In this tutorial, you’ll learn valuable tips and best practices for data modelling in Power BI. You can watch the full video of this tutorial at the bottom of this blog.
This is one of the four pillars of Power BI report development and is a proven method to develop reports with ease. Honing in on your data modelling skills will greatly improve your reports and outputs.
Approaches To Data Modelling In Power BI
Setting up a data model starts with organizing your tables. There are two ways you can set them up:
1. Star Schema Approach
One of the best ways is by using the Star Schema approach:
- Value (or Fact) table at the center of the star
- LookUp (or Dimension) tables at the end points of the star
Here is an example:
You can see that the Fact Table, Sales, is at the center while the Dimension Tables are positioned to look like a star.
2. Waterfall Approach
The second approach and layout for data modelling in Power BI is called the Waterfall technique. You set up your LookUp Tables at the top and the Fact Tables at the bottom.
Here are some of the benefits of this approach:
- Arranges tables in rows (LookUp tables in the first row, Fact tables in the second row).
- Easy to visualize the dimensions “falling” to the Fact table.
- Displays all relationships and makes it easier to see errors.
When using this layout, you need to remember these details:
- Delete any relationships autogenerated by Power BI.
- Manually create all relationships.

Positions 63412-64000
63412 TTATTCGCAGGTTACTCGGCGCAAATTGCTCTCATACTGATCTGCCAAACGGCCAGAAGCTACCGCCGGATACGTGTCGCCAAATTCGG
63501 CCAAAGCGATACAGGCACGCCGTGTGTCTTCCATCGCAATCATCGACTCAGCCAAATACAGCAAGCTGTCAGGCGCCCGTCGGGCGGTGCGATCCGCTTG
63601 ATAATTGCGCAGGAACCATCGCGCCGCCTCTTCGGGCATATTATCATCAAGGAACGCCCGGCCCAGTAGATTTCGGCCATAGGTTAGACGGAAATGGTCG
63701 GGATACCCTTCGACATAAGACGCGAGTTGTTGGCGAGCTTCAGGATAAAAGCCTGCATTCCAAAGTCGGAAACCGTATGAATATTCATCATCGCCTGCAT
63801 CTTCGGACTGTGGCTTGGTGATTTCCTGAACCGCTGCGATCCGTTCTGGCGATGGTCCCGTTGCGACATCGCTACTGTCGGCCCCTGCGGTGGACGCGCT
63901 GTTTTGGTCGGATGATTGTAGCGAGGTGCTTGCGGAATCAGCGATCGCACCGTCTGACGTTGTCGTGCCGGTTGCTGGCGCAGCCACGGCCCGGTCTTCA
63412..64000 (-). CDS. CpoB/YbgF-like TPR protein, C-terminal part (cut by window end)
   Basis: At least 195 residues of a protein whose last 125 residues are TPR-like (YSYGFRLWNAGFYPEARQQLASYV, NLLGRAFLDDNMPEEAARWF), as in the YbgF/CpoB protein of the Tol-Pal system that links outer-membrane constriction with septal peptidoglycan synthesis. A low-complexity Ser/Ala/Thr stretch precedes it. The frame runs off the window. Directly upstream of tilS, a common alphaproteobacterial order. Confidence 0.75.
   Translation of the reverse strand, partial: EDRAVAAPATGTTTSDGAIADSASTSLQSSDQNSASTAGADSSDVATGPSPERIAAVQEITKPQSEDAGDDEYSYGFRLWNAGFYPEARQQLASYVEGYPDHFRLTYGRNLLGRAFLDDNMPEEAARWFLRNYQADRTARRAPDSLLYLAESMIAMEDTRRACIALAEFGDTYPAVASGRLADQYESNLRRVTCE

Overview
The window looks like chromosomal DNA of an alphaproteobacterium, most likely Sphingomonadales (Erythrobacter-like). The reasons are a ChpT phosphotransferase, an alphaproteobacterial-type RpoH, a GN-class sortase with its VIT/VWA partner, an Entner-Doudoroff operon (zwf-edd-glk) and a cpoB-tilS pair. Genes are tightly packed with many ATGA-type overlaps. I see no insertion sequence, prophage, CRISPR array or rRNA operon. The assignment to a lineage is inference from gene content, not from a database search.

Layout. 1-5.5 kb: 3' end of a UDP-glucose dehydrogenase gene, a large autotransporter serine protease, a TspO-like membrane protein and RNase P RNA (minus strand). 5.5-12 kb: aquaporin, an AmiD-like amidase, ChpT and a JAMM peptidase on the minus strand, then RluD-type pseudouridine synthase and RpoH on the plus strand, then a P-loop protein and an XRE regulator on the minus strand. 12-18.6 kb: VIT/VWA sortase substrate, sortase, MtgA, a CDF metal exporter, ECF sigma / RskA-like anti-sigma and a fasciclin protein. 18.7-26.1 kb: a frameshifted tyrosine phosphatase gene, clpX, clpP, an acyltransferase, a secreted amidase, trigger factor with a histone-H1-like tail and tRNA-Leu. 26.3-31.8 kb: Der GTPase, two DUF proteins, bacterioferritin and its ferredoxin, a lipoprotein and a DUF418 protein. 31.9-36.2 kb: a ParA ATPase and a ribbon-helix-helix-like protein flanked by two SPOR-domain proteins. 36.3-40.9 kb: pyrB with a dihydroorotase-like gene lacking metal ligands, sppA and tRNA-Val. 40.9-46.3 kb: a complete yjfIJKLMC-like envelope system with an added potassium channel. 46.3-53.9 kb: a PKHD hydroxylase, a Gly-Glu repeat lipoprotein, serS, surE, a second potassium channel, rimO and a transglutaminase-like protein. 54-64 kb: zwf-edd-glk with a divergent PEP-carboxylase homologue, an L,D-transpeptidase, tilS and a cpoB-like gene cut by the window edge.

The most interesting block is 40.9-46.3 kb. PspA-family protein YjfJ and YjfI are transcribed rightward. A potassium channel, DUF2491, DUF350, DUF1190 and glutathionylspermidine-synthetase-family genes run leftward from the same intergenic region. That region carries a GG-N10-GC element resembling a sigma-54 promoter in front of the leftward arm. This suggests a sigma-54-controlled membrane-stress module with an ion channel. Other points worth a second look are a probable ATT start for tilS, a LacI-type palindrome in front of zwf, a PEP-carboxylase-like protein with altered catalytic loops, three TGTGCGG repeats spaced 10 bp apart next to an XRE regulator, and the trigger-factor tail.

- Use the “Manage Relationships” dialogue to maintain relationships.
With the Waterfall layout, you’ll always see the LookUp Tables at the top, Fact Tables in the middle, Measure Tables on the right, and Supporting Tables on the left.
Data Modelling Relationships
To fully understand how relationships work when it comes to data modelling in Power BI, you need to know the following:
Using The Manage Relationships Dialogue
When using the Manage Relationships dialogue, you’ll see the full list of relationships between each table and column.
This allows you to easily spot and correct the keys used to join tables. You’ll also see the state of each relationship that you can activate or inactivate.
Selecting the Manage Relationships dialogue in the model view will let you see all the relationships.
Take note that you can’t have two active relationships between the same tables.
In this case, you need to inactivate the Invoice State and activate the relationship for Order Date before you can close it.
Setting Up The Cardinality For Data Modelling In Power BI
You can view the cardinality and direction of each relationship using the Edit Relationship dialogue. Ideally, the relationships should have a one-to-many or many-to-one cardinality.
Power BI is excellent at setting the cardinality to default; it sets it according to your data.
If you go to the Edit Relationship dialogue, you’ll see the relationship between Sales and Channels.
Power BI picks up a channel key between the two tables.
You can choose your cardinality and make sure it’s in the right number. You also need to make sure that you edit the Cross Filter Direction depending on your data model.
Power BI often chooses Single for the Cross Filter Direction, but in some cases, it will choose the Both option.